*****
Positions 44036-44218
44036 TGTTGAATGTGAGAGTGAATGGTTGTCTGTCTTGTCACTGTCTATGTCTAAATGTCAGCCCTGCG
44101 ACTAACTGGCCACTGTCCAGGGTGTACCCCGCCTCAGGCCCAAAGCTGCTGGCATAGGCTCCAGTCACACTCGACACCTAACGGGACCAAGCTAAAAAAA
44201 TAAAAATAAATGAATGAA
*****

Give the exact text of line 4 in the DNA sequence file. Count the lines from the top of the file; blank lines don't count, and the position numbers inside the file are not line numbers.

44201 TAAAAATAAATGAATGAA